Comparing Different Routes To Adoption

A woman smiles, holding a young child.
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Have you decided to pursue adoption, but are not sure what exact route to take? This decision will likely take layers of soul-searching, research, and contacting community resources/agencies before making a final decision. You can read about my practical tips for this endeavor here: What To Do When You’re Considering Adoption. Plus, read over 10 Questions to Ask Yourself When Considering Adoption to help with a realistic assessment of your current family.

When it comes to deciding which adoption route your family takes, let’s first acknowledge what each endeavor has in common. Then we’ll overview the various routes of adoption to gain a bit more clarity into the differences.

What Different Adoption Routes Have in Common

First off, all adoption routes have several things in common. They each require lots of paperwork, a home study with in-home visits, sometimes a home study update, fingerprints, background checks, and lots of waiting for other people to do their jobs to move the process along. Check out Adoption & Foster Care: What Is a Home Study? for more information about home studies.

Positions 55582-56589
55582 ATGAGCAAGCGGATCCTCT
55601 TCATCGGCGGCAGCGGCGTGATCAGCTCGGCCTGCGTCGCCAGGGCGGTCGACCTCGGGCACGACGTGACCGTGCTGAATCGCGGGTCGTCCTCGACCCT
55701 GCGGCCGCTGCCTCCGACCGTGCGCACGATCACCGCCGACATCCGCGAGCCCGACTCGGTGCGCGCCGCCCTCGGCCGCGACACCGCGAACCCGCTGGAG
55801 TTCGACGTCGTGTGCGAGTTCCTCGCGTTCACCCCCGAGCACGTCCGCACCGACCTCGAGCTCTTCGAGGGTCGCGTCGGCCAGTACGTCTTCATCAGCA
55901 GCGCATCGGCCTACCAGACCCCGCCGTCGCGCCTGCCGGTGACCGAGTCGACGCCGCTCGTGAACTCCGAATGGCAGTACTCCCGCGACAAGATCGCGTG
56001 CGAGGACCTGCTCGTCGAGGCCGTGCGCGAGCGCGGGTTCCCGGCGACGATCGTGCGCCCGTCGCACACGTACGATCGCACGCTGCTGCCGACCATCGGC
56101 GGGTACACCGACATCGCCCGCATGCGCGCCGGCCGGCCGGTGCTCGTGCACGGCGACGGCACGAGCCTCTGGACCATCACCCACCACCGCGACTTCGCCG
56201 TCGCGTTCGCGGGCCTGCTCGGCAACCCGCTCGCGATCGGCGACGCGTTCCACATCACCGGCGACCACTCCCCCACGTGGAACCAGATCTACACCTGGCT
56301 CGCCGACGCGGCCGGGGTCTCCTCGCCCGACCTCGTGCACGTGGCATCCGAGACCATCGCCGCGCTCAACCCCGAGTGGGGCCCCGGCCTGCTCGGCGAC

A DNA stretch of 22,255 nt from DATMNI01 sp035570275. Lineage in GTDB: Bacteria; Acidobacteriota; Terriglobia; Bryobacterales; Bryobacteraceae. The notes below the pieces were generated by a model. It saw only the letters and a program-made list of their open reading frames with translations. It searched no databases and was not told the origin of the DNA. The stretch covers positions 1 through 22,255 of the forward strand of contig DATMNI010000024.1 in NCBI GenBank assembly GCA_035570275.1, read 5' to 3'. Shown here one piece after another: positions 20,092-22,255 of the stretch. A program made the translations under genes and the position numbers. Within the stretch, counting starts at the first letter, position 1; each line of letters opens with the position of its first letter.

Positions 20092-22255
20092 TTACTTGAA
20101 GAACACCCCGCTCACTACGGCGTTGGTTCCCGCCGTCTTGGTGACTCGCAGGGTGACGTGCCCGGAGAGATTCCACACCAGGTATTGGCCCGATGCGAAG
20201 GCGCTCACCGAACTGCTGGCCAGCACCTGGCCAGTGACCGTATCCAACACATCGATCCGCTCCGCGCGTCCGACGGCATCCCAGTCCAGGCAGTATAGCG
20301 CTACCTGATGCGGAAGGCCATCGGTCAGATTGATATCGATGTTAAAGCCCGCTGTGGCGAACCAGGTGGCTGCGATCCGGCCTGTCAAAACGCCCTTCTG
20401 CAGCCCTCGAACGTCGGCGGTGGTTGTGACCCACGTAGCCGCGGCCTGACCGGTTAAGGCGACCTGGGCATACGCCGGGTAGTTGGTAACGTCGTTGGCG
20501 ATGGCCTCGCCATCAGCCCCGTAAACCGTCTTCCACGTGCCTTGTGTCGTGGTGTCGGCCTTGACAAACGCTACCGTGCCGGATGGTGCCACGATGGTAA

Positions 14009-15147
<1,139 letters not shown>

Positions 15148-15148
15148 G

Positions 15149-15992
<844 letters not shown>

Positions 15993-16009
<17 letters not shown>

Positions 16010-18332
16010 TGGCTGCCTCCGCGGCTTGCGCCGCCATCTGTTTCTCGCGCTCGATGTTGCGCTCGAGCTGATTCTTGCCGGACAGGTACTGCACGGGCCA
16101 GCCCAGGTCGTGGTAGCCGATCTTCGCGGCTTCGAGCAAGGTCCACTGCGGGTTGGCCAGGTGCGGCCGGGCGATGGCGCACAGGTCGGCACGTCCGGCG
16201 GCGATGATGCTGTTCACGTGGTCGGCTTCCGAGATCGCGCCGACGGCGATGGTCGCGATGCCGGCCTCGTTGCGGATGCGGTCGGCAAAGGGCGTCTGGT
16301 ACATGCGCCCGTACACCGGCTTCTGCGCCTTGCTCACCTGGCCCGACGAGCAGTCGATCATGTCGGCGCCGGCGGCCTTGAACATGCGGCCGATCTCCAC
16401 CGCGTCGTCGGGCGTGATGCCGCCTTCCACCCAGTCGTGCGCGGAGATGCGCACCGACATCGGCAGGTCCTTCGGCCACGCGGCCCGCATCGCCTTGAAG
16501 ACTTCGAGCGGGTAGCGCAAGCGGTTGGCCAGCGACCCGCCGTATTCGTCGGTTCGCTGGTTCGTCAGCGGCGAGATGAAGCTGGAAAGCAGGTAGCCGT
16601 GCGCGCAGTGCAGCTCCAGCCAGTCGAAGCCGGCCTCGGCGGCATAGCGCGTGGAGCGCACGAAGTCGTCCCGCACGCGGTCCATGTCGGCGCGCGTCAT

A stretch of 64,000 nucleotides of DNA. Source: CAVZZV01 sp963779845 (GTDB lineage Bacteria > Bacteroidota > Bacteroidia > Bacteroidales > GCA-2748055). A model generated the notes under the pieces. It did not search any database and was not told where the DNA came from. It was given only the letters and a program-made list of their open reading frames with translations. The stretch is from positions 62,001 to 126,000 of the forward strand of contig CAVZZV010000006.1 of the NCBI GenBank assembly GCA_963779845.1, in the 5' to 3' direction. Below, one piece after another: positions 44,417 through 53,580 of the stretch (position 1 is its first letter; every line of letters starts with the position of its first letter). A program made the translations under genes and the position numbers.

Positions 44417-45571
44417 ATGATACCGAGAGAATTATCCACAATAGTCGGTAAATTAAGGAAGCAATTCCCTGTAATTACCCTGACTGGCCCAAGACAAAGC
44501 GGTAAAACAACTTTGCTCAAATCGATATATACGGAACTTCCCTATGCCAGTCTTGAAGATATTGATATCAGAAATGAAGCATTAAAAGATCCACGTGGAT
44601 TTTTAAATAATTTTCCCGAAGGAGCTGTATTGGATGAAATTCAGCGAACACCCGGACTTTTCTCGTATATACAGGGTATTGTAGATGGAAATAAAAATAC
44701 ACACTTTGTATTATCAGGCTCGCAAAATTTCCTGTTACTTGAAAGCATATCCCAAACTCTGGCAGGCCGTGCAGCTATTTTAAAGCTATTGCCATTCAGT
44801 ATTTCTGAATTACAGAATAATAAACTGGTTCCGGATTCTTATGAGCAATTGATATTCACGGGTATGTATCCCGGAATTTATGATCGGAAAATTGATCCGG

Prospective parents are required to partake in education on varying topics such as bonding and attachment, cultural awareness, and the effects of trauma. The agency will provide recommendations and specific requirements for this step.

Upon the child’s placement into your home, post-placement supervision begins, which involves caseworker visits to check in and provide support.

Each route requires sensitivity to the child’s specific needs and losses. Upfront knowledge of hurdles your child may have already faced helps in assessing what your family can provide. Prospective parents also need an awareness of the struggles their child may bear for years and milestones to come.

When you are ready to go into this, willing to learn and keep a realistic view of what your family and lifestyle can give — you’re ready to not be ready, but to roll with it all.

Disclaimer: This will not give you all the information you need to make an informed decision about adoption, and laws/requirements do change. (I won’t be sharing about kinship adoptions, as those placements happen based on the immediate need of a child and finding a family tie who can care for them.)

Domestic Infant Adoption

This route can be taken through an adoption lawyer or an adoption agency. If a personal connection with a birth mother isn’t made ahead of time, typically you create a book/personal site about your family. This is presented (by a lawyer/adoption agency, or by word of mouth) to a birth mother who is considering making an adoption plan for her baby.

If the birth mother chooses your family to raise her child, there are different ways this can go. A meeting may be set up with the birth mother, or she may prefer to have the adoption “closed” — which would not allow communication between you two directly.

Depending on how far along her pregnancy is, there may be financial agreements/support given to the birth mother for a time. Legal/agency fees are also a part of this process.